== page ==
This recipe appeared in The Times in an article by Craig Claiborne.
It’s important to get good farm-fresh eggs, with really orange yolks and really thick cream. Halve the recipe for a smaller gathering.
12 eggs, separated
1 cup granulated sugar
1 cup bourbon
1 cup Cognac
½ teaspoon salt
3 pints heavy cream
1 to 2 cups milk (optional)
In an electric mixer, beat the egg yolks with the sugar until thick. Slowly add the bourbon and Cognac while beating at slow speed. Chill for several hours. Add the salt to the egg whites. Beat until almost stiff. Whip the cream until stiff. Fold the whipped cream into the yolk mixture, then fold in the beaten egg whites. Chill 1 hour. When ready to serve, sprinkle the top with freshly grated nutmeg. Serve in punch cups with a spoon. If desired, add 1 to 2 cups of milk to the yolk mixture for a thinner eggnog. Makes about 40 punch-cup servings.
2 tbsps olive oil
1 large onion
3 garlic cloves, chopped
4 lbs boneless chuck, in dice or ground for chili
1/2 cup ground mild red chile, preferably New Mexican
2 tbsps ground cumin
2 tsps dried oregano
1 tbsp sweet paprika
1 tsp cider vinegar
1/2 cup strong brewed coffee or 1 tbsp instant coffee powder
3 cups water as needed
1 tbsp salt
1/2 tsp ground red pepper (cayenne), optional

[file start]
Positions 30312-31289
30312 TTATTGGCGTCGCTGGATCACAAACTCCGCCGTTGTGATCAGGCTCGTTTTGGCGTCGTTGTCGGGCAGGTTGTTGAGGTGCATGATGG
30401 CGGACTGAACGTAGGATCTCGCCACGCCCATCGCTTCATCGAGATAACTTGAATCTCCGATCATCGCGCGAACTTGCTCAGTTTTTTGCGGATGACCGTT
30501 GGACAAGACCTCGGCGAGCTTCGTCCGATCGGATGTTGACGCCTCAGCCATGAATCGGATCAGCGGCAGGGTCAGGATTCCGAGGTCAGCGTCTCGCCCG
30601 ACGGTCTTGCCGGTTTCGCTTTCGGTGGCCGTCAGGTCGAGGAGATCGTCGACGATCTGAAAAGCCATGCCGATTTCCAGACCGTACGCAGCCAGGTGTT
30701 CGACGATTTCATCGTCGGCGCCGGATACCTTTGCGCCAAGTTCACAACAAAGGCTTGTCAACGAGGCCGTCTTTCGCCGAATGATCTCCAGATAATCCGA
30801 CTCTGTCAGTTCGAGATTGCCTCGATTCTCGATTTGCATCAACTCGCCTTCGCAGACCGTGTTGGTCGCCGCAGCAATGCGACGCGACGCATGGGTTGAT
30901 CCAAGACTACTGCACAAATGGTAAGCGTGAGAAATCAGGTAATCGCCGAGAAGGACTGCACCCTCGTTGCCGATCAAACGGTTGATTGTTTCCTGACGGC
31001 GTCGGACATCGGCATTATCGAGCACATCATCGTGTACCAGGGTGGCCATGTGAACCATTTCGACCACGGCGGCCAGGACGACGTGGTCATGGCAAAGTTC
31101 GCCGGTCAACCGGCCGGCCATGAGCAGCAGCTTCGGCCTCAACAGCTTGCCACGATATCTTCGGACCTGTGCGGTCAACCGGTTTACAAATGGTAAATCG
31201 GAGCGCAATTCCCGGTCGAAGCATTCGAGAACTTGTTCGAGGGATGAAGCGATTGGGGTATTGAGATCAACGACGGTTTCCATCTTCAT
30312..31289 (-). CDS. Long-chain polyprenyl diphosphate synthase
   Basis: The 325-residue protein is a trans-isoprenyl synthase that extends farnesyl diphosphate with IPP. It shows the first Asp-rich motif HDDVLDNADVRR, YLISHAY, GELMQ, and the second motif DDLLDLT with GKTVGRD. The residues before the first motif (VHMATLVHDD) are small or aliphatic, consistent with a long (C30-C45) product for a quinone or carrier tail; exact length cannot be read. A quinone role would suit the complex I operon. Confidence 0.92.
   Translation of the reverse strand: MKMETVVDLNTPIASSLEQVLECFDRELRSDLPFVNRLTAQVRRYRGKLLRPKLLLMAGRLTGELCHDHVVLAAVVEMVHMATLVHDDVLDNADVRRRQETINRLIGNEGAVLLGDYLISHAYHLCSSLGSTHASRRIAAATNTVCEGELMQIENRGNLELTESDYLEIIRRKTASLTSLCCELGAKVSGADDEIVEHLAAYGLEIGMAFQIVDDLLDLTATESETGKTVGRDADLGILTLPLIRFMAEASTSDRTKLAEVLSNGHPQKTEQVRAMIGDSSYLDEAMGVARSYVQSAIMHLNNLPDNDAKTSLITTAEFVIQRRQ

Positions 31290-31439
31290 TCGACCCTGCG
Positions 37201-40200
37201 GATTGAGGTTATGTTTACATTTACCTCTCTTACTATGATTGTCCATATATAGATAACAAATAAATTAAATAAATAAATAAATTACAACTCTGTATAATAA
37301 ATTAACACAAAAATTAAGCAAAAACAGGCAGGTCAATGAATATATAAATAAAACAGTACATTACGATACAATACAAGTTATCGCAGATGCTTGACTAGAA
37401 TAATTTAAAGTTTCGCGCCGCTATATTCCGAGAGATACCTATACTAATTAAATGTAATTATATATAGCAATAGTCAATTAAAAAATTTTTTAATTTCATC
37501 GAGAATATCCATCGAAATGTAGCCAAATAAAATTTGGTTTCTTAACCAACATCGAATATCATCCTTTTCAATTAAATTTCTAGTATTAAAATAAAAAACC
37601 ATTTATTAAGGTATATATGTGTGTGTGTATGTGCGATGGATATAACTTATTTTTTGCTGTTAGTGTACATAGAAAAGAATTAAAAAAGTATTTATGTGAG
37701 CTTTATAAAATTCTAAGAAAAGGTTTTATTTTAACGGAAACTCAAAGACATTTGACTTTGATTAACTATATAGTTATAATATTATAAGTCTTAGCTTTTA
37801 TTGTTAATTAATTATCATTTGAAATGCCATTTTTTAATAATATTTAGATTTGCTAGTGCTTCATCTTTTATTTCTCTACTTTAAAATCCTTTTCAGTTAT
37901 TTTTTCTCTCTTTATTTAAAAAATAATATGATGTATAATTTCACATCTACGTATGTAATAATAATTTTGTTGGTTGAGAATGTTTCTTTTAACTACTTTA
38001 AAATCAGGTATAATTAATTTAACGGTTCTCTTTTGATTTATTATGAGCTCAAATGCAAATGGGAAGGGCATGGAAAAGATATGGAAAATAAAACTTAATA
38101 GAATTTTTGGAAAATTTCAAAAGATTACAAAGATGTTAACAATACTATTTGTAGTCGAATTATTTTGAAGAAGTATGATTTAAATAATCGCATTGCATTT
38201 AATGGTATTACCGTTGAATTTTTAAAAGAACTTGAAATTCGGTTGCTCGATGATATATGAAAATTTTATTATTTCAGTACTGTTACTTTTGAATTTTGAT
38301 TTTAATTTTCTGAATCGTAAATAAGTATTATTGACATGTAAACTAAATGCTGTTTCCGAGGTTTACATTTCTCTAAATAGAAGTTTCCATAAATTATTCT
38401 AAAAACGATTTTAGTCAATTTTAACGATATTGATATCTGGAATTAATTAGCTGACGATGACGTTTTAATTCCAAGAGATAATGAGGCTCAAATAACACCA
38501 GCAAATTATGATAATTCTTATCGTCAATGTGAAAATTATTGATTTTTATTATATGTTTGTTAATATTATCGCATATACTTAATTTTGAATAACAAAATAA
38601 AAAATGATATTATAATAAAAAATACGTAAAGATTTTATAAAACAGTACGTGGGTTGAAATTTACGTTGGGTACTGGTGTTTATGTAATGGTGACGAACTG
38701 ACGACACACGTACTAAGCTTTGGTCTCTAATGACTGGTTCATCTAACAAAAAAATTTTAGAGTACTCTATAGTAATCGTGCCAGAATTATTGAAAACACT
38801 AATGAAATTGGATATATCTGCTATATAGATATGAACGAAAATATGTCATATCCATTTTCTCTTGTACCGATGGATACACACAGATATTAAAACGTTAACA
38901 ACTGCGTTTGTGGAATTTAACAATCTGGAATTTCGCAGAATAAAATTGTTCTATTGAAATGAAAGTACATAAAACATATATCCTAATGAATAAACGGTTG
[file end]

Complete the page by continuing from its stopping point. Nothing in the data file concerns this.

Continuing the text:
2 tbsps cornmeal
Optional garnishes: sour cream, chopped cilantro, grated cheese
In a large Dutch oven, heat the oil and cook the onion over medium heat until it’s soft. Add the garlic and cook until it’s transparent. Add the meat in several batches along with the chile, cumin, oregano and paprika. Remove each batch to a large bowl as it’s cooked. Stir and cook until the meat is browned, then put all the meat back in the pot and add the vinegar, coffee and enough water just to cover the meat. Add the salt and cayenne and stir well.
Cover the pot and cook over low heat for 2 hours, stirring from time to time. Remove the lid and simmer for a final hour. Skim off any fat on the surface. Add the cornmeal and stir in well. Cook for 15 more minutes and serve hot in deep bowls. Garnish with sour cream, chopped cilantro and grated cheese.